4.2 – the following information was added

Administration of nicotine should be stopped temporarily if any symptoms of nicotine excess occur. Nicotine intake should be decreased by lowering dosing frequency if nicotine excess symptoms persist (see Section 4.9).

 

Section 4.4 – additional warnings added:

The benefits of quitting smoking outweigh any risks associated with correctly administered nicotine replacement therapy (NRT).

 

A risk-benefit assessment should be made by an appropriate healthcare professional for patients with the following conditions:

 

·         Dependent smokers with a recent myocardial infarction, unstable or worsening angina including Prinzmetal’s angina, severe cardiac arrhythmias, recent cerebrovascular accident, and/or who suffer with uncontrolled hypertension should be encouraged to stop smoking with non-pharmacological interventions (such as counselling). If this fails, Nicorette Invisi Patch may be considered but as data on safety in this patient group are limited, initiation should only be under close medical supervision.

·         Diabetes Mellitus. Patients with diabetes mellitus should be advised to monitor their blood sugar levels more closely than usual when smoking is stopped and NRT is initiated, as reductions in nicotine-induced catecholamine release can affect carbohydrate metabolism.

·         Renal and hepatic impairment: Use with caution in patients with moderate to severe hepatic impairment and/or severe renal impairment as the clearance of nicotine or its metabolites may be decreased with the potential for increased adverse effects.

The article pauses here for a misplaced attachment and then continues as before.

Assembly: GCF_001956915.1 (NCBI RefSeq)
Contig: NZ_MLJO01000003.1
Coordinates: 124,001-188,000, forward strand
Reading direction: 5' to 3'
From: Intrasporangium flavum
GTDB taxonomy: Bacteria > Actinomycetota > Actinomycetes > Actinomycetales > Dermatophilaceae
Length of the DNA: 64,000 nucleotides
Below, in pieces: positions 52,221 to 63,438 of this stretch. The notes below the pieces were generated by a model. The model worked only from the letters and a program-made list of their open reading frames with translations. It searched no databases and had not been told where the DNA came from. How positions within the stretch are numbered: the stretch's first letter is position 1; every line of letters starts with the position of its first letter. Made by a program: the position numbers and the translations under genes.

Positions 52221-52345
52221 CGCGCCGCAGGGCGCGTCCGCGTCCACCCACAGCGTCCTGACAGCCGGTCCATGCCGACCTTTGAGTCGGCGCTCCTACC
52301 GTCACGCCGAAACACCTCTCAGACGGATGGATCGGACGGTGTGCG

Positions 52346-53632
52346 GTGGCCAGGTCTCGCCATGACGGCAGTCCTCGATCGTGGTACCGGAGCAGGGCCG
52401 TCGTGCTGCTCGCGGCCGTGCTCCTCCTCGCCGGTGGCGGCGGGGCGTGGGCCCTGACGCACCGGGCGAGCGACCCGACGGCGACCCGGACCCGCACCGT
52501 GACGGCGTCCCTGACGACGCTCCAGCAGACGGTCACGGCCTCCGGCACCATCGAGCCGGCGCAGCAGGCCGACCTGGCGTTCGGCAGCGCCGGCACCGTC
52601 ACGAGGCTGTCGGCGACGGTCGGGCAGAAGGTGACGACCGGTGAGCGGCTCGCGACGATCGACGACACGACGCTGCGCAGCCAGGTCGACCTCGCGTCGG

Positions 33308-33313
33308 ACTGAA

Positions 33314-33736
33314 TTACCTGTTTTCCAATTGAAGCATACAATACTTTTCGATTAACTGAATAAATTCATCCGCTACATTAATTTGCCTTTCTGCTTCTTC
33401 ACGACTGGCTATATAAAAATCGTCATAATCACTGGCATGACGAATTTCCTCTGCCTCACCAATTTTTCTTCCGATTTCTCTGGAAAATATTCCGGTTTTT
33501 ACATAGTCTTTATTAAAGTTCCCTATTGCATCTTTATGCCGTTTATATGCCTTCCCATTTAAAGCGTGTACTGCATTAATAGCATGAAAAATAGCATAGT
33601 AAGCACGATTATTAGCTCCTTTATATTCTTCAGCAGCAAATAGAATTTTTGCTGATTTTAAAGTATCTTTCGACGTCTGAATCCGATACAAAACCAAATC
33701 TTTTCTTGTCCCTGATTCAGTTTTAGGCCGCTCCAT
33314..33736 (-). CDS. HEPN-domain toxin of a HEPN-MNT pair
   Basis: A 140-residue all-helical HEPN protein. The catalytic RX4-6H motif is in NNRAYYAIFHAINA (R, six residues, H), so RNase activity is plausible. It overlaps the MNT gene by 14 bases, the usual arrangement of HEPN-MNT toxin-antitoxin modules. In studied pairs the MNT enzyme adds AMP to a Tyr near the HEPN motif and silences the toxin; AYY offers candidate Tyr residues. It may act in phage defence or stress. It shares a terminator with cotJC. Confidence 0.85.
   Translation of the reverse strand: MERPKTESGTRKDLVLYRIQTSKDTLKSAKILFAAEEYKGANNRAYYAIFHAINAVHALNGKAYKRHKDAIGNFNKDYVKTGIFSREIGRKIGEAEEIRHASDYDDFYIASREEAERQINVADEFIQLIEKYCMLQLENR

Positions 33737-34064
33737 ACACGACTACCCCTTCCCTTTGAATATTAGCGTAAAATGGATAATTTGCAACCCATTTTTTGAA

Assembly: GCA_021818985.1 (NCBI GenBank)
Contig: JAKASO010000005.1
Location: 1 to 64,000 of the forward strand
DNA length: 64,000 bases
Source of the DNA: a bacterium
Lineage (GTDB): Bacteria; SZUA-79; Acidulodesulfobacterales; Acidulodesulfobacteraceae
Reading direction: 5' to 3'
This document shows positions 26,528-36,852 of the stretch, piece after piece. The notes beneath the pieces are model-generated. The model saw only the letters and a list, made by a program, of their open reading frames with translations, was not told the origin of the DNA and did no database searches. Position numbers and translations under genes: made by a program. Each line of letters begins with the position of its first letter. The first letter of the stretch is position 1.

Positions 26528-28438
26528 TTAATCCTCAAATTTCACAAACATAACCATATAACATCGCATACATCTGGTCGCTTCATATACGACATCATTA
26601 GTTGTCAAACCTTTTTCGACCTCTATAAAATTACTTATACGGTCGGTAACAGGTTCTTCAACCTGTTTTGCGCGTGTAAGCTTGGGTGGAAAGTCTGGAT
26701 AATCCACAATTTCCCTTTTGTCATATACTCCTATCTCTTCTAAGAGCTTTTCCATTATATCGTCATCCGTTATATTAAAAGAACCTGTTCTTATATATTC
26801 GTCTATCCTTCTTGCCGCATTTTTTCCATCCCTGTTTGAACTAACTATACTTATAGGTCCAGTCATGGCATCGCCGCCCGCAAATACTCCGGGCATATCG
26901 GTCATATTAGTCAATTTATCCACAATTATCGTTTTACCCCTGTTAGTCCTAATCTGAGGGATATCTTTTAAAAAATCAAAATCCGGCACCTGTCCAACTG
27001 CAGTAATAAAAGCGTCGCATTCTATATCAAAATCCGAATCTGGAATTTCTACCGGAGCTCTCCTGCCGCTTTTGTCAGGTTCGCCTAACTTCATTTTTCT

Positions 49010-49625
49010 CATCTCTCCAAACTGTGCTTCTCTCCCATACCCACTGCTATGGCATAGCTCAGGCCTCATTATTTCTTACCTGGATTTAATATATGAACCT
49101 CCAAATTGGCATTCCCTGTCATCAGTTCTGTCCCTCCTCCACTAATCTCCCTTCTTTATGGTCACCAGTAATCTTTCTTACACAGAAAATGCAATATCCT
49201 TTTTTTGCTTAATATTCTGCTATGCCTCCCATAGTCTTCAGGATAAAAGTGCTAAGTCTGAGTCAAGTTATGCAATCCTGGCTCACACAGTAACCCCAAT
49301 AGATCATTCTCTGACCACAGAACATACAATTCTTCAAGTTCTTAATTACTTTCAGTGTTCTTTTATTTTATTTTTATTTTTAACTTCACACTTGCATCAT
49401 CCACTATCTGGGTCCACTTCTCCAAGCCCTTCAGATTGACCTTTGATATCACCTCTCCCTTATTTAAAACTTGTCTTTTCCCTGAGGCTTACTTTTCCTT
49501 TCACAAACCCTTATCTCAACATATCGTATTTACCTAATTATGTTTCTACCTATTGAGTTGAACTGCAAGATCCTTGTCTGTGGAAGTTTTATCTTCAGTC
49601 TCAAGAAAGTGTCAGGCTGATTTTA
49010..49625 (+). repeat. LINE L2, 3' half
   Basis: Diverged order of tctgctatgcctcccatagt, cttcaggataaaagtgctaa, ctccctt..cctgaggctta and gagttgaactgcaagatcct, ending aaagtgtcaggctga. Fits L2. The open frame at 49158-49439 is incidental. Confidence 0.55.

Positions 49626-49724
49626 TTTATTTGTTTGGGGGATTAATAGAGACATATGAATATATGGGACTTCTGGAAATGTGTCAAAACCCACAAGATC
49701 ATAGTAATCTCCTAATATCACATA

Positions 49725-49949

·         Phaeochromocytoma and uncontrolled hyperthyroidism: Use with caution in patients with uncontrolled hyperthyroidism or phaeochromocytoma as nicotine causes release of catecholamines.

·         Gastrointestinal Disease: Nicotine may exacerbate symptoms in patients suffering from oesophagitis, gastric or peptic ulcers and NRT preparations should be used with caution in these conditions.

·         Smokers who wear dentures may experience difficulties in chewing Nicorette Gum. The chewing gum may stick to, and may in rare cases damage dentures.

Transferred dependence:  Nicotine in any dose form is capable of inducing a dependence syndrome after chronic use and is highly toxic after acute use. However, dependence with Nicorette 2mg Gum is a rare side-effect and is both less harmful and easier to break than smoking dependence.

 

Danger in children: Doses of nicotine tolerated by smokers can produce severe toxicity in children that may be fatal. Products containing nicotine should not be left where they may be handled or ingested by children, see section 4.9 Overdose.

 

 

Section 4.5 – information on possible interaction with adenosine added:

 

Nicotine may possibly enhance the haemodynamic effects of adenosine i.e. increase in blood pressure and heart rate and also increased pain response (angina-pectoris type chest pain) provoked by adenosine administration.

 

Section 4.6 – information updated:

 

Women of childbearing potential/ contraception in males and females

In contrast to the well-known adverse effects of tobacco smoking on human conception and pregnancy, the effects of therapeutic nicotine treatment are unknown. Thus, whilst to date no specific advice regarding the need for female contraception has been found to be necessary, the most prudent state for women intending to become pregnant is to be both non-smoking, and not using NRT.